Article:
In operation, an incision is initially made in a patient's side and the access channel 16 is formed to provided access to the spinal disc space DS in need of repair. An at least partial discectomy is performed on the disc space DS and the spacer 18 is then inserted between the adjacent vertebrae 12, 14 with the distal end 24 entering the disc space DS first such that once the spacer 18 is in a desired position within the disc space DS, the proximal end 26 is proximate the incision and access channel 16. The distal end 44 of the shaft 52 is then coupled to the aiming device 50, and then the combined shaft and aiming device 50 is coupled to the plate 20, as described in detail above. Alternatively, the locating guide 54 is coupled to the combined aiming device 50 and shaft 52 before engagement with the plate 20, as described above, to form the assembled alignment instrument 22. In addition, the locating guide 54 may be coupled to the aiming device 50 before the aiming device 50 is coupled to the shaft 52. A single locating guide 54 may be used with each of the aiming devices 50 of a kit or each aiming device 50 may be associated with a different locating device 54.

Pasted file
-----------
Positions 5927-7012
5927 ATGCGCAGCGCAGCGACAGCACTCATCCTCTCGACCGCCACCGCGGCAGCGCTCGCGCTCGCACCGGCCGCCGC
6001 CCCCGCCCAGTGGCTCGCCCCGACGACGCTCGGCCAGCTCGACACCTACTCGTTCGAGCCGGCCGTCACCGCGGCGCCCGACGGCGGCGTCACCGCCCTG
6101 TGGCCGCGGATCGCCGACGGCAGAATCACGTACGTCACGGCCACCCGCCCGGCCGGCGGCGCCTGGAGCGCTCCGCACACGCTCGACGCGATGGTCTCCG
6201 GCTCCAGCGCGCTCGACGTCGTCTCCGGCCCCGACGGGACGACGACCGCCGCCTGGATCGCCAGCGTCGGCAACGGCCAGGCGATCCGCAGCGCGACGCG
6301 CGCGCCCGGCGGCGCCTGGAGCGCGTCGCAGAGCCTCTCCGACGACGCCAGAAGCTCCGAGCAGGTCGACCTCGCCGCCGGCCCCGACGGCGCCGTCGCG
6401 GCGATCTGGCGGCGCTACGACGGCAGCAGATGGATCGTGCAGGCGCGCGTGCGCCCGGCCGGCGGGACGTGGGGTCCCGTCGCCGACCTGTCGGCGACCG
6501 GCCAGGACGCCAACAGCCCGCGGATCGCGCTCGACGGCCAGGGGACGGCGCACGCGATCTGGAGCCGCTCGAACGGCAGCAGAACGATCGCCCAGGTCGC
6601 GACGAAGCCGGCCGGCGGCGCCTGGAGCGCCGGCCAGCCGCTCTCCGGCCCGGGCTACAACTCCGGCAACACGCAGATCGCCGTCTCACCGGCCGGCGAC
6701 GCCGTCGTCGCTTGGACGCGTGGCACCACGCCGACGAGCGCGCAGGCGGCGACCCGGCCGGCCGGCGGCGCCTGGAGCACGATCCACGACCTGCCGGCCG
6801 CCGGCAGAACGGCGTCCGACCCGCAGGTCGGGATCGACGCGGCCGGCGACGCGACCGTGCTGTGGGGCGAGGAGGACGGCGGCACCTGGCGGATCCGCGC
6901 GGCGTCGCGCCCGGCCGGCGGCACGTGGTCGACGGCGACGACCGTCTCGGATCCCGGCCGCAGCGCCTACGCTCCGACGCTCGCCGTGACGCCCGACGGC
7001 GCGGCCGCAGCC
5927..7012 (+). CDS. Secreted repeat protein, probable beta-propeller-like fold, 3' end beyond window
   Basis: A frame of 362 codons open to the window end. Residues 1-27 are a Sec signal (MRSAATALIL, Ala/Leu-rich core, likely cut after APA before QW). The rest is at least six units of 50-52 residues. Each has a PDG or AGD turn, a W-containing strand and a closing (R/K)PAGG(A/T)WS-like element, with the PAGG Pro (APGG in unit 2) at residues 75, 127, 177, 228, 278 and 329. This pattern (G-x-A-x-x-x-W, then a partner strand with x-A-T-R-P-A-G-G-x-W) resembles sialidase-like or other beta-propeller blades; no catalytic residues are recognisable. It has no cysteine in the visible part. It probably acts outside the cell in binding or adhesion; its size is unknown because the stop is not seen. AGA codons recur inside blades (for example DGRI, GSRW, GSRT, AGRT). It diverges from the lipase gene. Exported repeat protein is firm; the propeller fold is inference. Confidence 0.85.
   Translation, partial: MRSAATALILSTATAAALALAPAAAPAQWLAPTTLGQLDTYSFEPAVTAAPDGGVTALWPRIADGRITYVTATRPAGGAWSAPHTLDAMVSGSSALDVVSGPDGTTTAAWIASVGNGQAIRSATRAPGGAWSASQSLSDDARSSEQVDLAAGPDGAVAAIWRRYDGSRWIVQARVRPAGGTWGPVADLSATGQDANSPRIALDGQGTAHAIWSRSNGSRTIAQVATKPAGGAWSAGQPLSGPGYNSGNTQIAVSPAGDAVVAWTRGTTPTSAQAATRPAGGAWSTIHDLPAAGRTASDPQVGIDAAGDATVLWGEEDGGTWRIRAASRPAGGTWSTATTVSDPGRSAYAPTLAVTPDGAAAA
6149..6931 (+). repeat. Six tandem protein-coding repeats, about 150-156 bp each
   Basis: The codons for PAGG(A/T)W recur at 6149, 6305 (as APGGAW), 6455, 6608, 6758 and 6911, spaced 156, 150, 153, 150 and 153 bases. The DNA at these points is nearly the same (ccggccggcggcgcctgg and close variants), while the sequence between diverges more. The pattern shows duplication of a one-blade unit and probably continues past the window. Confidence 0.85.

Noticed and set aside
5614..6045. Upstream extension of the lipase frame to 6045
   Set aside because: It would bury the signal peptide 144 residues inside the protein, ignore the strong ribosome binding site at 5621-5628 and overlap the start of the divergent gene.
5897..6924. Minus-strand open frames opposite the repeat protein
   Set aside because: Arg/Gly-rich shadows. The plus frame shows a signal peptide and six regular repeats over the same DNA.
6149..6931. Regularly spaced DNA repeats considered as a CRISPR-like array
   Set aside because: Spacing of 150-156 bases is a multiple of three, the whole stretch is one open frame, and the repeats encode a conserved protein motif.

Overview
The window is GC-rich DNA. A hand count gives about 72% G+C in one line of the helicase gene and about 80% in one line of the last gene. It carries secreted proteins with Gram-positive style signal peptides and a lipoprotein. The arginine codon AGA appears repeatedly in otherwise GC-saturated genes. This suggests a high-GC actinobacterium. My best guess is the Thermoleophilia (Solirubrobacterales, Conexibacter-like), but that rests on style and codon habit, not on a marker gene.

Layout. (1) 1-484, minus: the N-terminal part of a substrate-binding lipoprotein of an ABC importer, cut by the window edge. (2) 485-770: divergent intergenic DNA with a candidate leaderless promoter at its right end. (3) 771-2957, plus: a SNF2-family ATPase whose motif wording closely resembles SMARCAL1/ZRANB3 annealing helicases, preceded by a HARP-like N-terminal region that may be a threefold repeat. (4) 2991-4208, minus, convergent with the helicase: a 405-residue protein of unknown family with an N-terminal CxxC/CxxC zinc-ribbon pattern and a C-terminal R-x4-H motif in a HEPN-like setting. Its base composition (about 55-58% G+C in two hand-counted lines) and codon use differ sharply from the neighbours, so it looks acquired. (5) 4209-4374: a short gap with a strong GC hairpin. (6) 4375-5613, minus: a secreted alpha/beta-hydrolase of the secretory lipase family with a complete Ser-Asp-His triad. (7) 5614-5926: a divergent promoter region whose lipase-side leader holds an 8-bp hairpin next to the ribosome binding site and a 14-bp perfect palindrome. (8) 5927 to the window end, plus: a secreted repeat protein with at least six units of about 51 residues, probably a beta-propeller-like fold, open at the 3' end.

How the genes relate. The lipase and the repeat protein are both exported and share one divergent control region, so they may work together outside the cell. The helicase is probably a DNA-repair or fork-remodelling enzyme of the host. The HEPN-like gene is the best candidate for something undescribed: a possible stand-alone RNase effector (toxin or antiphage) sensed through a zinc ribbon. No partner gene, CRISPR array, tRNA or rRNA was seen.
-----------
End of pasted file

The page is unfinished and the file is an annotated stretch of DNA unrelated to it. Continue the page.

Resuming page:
Next, the plate 20 is coupled to the assembled alignment instrument 22, by inserting the distal end of the shaft 52 into the hole 35 of the plate 20. In this configuration, at least a portion of both of the extensions 77 of the aiming device 50 and the alignment prongs 48 a, 48 b of the locating guide 54 surround at least a portion of the plate 20. The assembled alignment instrument 22 is then used to insert the plate 20 down the access channel 16 and position the plate 20 with respect to the implanted spacer 18 by mating the alignment prongs 48 a, 48 b, which protrude beyond the distal surface 40 of the plate 20, with the slots 32 a, 32 b of the spacer 18. Once the one or more alignment prongs 48 are mated to the one or more slots 32, the plurality of screws 62 are driven into the adjacent vertebrae 12, 14 through the screw holes 34, 36 of the plate 20 and the alignment bores 56 a-56 d of the aiming device 50 using a screwdriver 65, drill or other driver instrument. The relatively long alignment bores 56 a-56 d of the aiming device 50 assist the surgeon in setting the trajectory of the screws 62 into the vertebrae 12, 14 to optimize position and alignment of the screws 62 relative to the spacer 18 and the vertebrae 12, 14.